Sorry I haven’t posted for a while. Due to unfortunate family circumstances, I decided to take a trip to Germany just last week. Apart from rapid driving and good food, I also got to taste a bunch of German wines, specifically from the Nahe and Rheinhessen regions. Allow me to leave you with my impressions:
When one tastes in Germany, there is no limit to how much you can taste. In all the tastings I have conducted so far, I have been free to taste as much as I could. This makes it easy to taste first and buy only what you really like. It takes the guesswork out of the equation.
Trocken and Halbtrocken are what the German vintners seem to sell to the German consumers. And I must say that I by now vastly prefer the trocken editions from virtually all wineries I’ve been to. As far as I understand, these wines are not meant for ageing, but immediate pleasure and I would agree based on my tasting experience. In speaking to the vintners, it is clear that the importers for the US market dial in on the sweet and off-dry wines. It’s a shame that not more dry wines are exported to the US market as I believe they would do well here.
Red vs. White Varietals:
With the many varietals that are being planted in Germany, my experience is that the red varietals, even from the best producers (like Meyer Naekel from the Ahr) are not in step with their “neighbors” from France. The German whites though are far superior to the German reds with Riesling leading the way. I would recommend readers to try Sylvaner, Grauburgunder (Pinot Gris) and Gewuerztraminer though as these wines can be equally spectacular.
German wines are incredibly inexpensive in Germany. Hard to believe just how inexpensive wine is there, even very good stuff. The best vintners sell their best wines at usually less than $25, which is barely more than the entry level semi-sweet wines here in the US are available for from some of the same or at least similar producers. Spending more than $10 per bottle for really good wine seems nearly impossible.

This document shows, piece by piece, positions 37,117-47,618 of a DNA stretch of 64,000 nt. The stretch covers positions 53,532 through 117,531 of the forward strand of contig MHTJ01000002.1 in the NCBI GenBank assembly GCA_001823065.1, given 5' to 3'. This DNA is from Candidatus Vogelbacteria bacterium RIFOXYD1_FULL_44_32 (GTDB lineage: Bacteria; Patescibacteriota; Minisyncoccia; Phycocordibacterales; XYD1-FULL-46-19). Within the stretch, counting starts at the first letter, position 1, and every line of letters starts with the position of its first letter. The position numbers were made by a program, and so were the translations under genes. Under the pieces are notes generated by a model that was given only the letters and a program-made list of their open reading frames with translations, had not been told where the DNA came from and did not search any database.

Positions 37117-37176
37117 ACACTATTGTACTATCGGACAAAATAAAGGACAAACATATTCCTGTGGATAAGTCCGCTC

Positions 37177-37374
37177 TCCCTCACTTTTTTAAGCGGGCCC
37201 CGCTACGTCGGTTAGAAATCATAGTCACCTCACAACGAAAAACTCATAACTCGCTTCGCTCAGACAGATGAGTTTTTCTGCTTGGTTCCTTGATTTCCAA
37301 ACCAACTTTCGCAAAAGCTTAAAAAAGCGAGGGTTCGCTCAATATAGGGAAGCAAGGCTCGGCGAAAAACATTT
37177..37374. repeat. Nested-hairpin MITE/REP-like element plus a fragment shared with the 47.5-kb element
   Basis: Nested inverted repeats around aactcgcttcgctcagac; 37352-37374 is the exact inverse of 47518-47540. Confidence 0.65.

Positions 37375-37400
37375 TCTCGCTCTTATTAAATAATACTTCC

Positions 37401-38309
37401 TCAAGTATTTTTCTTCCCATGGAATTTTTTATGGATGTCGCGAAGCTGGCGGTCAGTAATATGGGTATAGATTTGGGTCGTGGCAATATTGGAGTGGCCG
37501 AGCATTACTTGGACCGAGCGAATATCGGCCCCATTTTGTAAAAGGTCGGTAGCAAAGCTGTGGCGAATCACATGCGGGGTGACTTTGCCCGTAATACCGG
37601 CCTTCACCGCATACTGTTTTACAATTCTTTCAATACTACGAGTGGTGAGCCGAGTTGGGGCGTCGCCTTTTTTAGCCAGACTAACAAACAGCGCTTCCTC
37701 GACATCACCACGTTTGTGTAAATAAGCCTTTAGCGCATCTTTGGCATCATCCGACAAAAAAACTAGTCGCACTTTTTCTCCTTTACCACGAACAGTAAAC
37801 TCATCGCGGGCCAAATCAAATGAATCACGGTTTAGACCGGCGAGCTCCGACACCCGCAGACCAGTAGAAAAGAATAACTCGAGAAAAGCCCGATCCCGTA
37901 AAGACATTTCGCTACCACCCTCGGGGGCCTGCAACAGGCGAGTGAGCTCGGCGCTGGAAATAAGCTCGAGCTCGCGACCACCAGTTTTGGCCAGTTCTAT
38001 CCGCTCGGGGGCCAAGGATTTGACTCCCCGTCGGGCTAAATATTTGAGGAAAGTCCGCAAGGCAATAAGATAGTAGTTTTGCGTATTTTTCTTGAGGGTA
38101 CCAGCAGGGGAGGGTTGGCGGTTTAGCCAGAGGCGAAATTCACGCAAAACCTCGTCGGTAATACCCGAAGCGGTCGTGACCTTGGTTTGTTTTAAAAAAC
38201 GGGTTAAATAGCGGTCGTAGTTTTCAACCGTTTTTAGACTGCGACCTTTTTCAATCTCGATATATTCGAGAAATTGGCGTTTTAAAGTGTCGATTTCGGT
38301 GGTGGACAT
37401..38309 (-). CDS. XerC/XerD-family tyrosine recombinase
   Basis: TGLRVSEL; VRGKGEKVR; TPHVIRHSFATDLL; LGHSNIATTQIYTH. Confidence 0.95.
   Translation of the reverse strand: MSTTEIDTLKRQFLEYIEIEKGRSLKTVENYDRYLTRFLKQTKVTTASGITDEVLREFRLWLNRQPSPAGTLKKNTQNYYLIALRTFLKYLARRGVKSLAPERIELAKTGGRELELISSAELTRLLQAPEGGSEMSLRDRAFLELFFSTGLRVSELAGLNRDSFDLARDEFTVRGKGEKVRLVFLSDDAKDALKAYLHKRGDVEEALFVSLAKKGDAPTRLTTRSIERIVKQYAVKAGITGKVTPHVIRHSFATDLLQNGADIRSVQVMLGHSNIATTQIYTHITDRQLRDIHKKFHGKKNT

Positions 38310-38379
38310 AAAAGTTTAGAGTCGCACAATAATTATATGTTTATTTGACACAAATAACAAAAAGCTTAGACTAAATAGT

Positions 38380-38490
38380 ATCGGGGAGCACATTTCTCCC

Well, the 2005 vintage has been much hailed in Germany and thus the availability of the wines from top estates is very thin already. In trying to get an appointment with Emrich-Schoenleber in the Nahe region, I was informed they were already sold out of the 2005 trocken and halbtrocken wines, and I assume the same is/will be true for the other top estates like Doenhoff, Schaefer-Froehlich, etc.
We went tasting at Weingut Hexamer in Meddersheim on Tuesday afternoon, and it was a very interesting tasting. The cheap whites ($4-$6) were all very good quaffers that were certainly more than worth their tariff. The higher end whites were spectacular IMO. In particular the Rheingrafenberg and Altenberg Riesling Spaetlese Trocken were absiolutely outstanding and for me, the highlight of the tasting. The other remarkeable wines were the Grauburgunder Spaetlese Trockewn and the “Fruehburgunder” red wine from 2005. A very solid red wine, although for local price levels, quite steep at about $20. Mr and Mrs Hexamer and their kids were terrific hosts and I couldn’t imagine nicer folks to taste with and support. If you are in the Nahe region, I believe Hexamer is worth the effort of a visit.
Tomorrow I’ll be back with some more normal tasting notes, but please do let me know of your experiences tasting German wines. I’d love to know…